“A novel delivers a rural fable, the story of a man trapped by his own choices. Fast Eddie Burke always makes his life harder by trying to take the path of least resistance. He works at the coal mine, like almost every man he knows. His wife has left him, and he hints it’s because he didn’t stand up and fight to keep her. He drinks with his buddies in an abandoned house on Fridays. Everyone brings his own liquor. Most of Eddie’s meals are sandwiches from the store or fried squirrel or rabbit he hunts near his house. Just about everything makes him uncomfortable: going to church; hanging around a group of people. So when his co-worker Turp Lawson asks to join the drinking party, Eddie doesn’t know what to make of it. He decides to ask the other guys, and when they agree, Eddie starts down a road that will change his life. Turp seems to be taken with the idea of finally having friends. When Eddie shows the slightest bit of courtesy, Turp asks him over to the house for Sunday dinner. Turp’s wife, Marta, is immediately taken with Eddie and initiates an affair behind her husband’s back. Marta has a habit of belittling Turp, who has never had much confidence. And when Turp brings some questionable moonshine to the drinking bash, he goes off the rails, which only brings Marta and Eddie that much closer. In this short, enjoyable tale, Helvey (Claw Hammer: A Gathering of Stories, 2015, etc.) has a simple but cutting way with his prose. When Eddie happens upon an old man singing, the author has this to say about how the song affects the protagonist: “Even the words sounded strange and tired as though they were very old and had traveled a long way.” In addition, Helvey’s remarkable rural setting and resonant characters are eerily unstuck from time.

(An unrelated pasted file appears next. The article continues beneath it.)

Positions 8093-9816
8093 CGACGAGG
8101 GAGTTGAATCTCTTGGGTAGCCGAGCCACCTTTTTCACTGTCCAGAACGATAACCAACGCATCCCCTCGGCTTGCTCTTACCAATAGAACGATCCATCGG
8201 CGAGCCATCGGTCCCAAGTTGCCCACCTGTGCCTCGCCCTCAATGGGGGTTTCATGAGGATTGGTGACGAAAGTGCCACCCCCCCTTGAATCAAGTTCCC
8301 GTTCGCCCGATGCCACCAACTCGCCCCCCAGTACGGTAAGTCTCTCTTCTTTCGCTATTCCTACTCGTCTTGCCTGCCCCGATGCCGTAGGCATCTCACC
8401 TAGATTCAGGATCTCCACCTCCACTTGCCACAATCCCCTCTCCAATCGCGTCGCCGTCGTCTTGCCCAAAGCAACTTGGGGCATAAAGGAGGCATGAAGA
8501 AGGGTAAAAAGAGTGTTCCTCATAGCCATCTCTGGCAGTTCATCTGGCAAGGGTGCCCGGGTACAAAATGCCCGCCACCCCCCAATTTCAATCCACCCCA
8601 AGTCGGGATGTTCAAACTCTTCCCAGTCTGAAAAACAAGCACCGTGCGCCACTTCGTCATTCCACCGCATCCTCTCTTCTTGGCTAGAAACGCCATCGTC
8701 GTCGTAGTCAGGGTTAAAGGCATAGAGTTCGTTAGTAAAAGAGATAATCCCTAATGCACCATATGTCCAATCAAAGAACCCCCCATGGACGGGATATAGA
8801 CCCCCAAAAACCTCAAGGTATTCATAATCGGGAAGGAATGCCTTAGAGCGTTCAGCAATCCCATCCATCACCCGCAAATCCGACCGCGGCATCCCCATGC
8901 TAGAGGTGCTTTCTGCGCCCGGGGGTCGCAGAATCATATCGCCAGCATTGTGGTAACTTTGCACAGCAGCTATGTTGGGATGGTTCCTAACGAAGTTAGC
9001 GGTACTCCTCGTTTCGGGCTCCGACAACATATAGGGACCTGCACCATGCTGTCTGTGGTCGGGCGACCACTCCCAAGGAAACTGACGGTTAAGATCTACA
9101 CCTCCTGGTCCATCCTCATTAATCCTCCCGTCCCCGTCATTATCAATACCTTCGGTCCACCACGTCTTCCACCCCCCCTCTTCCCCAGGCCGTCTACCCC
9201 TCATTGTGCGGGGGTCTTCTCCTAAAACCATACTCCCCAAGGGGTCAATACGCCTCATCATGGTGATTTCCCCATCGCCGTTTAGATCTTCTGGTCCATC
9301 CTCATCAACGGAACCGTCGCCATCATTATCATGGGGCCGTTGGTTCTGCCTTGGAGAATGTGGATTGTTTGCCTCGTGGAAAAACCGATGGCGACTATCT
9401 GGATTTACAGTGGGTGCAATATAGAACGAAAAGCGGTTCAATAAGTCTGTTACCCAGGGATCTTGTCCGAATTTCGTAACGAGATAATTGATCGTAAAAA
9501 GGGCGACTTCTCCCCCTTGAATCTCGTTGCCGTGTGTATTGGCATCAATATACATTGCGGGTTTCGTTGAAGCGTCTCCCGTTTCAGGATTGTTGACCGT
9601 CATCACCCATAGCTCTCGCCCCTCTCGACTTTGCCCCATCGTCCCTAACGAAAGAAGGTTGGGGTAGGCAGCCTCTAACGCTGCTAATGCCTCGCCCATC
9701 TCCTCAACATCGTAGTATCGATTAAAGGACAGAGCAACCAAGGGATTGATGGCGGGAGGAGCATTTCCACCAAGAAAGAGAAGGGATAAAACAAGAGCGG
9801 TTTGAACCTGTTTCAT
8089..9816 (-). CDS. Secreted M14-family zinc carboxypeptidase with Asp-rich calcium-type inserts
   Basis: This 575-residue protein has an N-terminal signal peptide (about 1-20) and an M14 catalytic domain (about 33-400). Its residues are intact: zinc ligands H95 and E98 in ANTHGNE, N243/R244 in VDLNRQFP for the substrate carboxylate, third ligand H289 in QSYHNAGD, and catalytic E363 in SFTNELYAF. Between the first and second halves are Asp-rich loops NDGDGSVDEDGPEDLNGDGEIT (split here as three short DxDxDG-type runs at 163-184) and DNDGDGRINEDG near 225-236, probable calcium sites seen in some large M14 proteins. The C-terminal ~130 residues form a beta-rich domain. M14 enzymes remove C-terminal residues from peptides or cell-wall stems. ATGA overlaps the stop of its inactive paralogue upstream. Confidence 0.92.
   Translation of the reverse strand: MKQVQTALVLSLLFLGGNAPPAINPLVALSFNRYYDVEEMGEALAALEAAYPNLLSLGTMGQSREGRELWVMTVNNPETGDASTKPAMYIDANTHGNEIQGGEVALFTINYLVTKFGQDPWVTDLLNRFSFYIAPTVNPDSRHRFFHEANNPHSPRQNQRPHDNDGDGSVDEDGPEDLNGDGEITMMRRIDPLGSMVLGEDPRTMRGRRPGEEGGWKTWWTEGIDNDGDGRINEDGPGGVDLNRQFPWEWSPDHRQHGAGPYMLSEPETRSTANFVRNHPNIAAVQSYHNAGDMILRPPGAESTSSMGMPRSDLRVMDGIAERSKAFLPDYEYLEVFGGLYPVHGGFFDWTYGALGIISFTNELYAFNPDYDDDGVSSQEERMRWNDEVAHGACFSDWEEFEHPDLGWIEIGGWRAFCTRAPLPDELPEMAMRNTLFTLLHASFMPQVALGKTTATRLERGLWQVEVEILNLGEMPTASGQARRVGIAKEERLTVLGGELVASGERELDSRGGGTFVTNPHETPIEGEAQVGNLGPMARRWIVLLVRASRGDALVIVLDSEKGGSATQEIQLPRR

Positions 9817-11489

A quick, satisfying read with a beautiful otherworldly feel; highly recommended for fans of John Steinbeck.”